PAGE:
Potassium (K)-rich organic sources such as coffee grounds and potash (wood ashes from leftover wood fires from a fireplace or stove).  Ashes from banana skins, lemon skins, cucumbers, and cocoa shells are also good sources.  I usually just chop them up and add without burning.  Potassium is also a component in fertilizer.

You can choose whether to layer these materials periodically or chop them up together with a lawn mower.  Breaking the materials down into smaller pieces will help them decompose more quickly.

You may find that you need to adjust this formula if your compost is smelling or attracting flies.  If it is not decomposing quickly, simply add more green material.  If your compost looks mucky or has a bad odor, add more brown material.

Very Important! Never add bones, dog/cat waste, cooked kitchen scraps, dairy products, diseased plants, treated grass clippings, weeds with seeds, or meat to your compost pile. This spells disaster as they will attract animals like mice to your compost.

There are several ways to compost depending on how involved you want to be.
  • FoodCycler electric composter
  • At-home composting using the Bokashi composting, worm composting, garden compost, and chickens to use up all of our food scraps and eventually return those nutrients to the soil.
  • Compost rotary bins
  • Mixing municipal pick up and a compost bin at home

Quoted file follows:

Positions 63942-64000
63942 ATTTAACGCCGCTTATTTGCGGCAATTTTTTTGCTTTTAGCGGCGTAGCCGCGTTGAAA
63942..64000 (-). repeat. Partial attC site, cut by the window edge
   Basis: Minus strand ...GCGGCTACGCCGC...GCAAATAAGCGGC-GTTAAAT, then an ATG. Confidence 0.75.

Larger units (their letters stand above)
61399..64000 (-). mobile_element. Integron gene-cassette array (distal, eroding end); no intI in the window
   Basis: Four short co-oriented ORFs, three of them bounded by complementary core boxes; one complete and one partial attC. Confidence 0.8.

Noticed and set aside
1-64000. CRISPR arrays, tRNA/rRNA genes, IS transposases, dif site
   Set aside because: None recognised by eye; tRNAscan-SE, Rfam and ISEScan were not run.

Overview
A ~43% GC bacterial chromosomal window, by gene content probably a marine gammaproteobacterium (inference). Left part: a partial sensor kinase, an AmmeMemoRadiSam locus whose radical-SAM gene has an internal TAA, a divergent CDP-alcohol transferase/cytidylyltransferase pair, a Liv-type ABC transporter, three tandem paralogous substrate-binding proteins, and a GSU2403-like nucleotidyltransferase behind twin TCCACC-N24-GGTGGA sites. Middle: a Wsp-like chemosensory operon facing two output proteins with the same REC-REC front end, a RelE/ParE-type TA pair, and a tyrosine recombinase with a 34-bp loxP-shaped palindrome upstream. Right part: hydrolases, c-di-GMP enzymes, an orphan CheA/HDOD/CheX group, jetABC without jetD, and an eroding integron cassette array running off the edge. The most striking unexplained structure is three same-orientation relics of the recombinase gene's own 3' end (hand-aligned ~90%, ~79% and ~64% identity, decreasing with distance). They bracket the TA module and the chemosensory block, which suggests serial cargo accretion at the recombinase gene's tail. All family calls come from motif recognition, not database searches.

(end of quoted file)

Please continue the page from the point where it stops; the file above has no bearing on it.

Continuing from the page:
• Composting on a small urban garden plot
  • Community compost pick up programs
I personally use several composting methods. 

I have a small stainless steel countertop container which is filled with kitchen plant-based scraps, ground coffee, and crushed egg shells mixed with a little water. Once it is filled, the scraps are taken to two to four pallet bins in the backyard, in a partially sunny area where the compost can heat up. The left side of the first pallet has the old compost ready to go into the garden while the second one has the newer material that needs to break down.  These are rotated as I use them.  I try to make sure that the compost is moist but not saturated.  I aerate it by tossing it occasionally with a pitch fork.  This “pile up” or “lasagna” method was how I first began composting.  It takes a while to decompose when left on its own, as it takes longer to heat up, but it’s still an effective method.

For Mother’s Day one year, I received a rotary composting bin from my son. Similar to a garbage barrel, this tumbler is really convenient and is portable. I simply add collected raw materials into the bin and them mix and aerate them by sealing the bin and turning the tumbler. 

If your interest has piqued, I would highly recommend, Let It Rot, The Gardener’s Guide to Composting by Stu Campbell or No Waste Composting by Michelle Balz.  They are very informative books on all aspects of composting.

An easy way to start composting is by using a service near you. Find a composting site near you.

OPL Naturalist Yvonne Dwyer

This experience was shared by OPL Naturalist Yvonne Dwyer.

Learn more about Yvonne.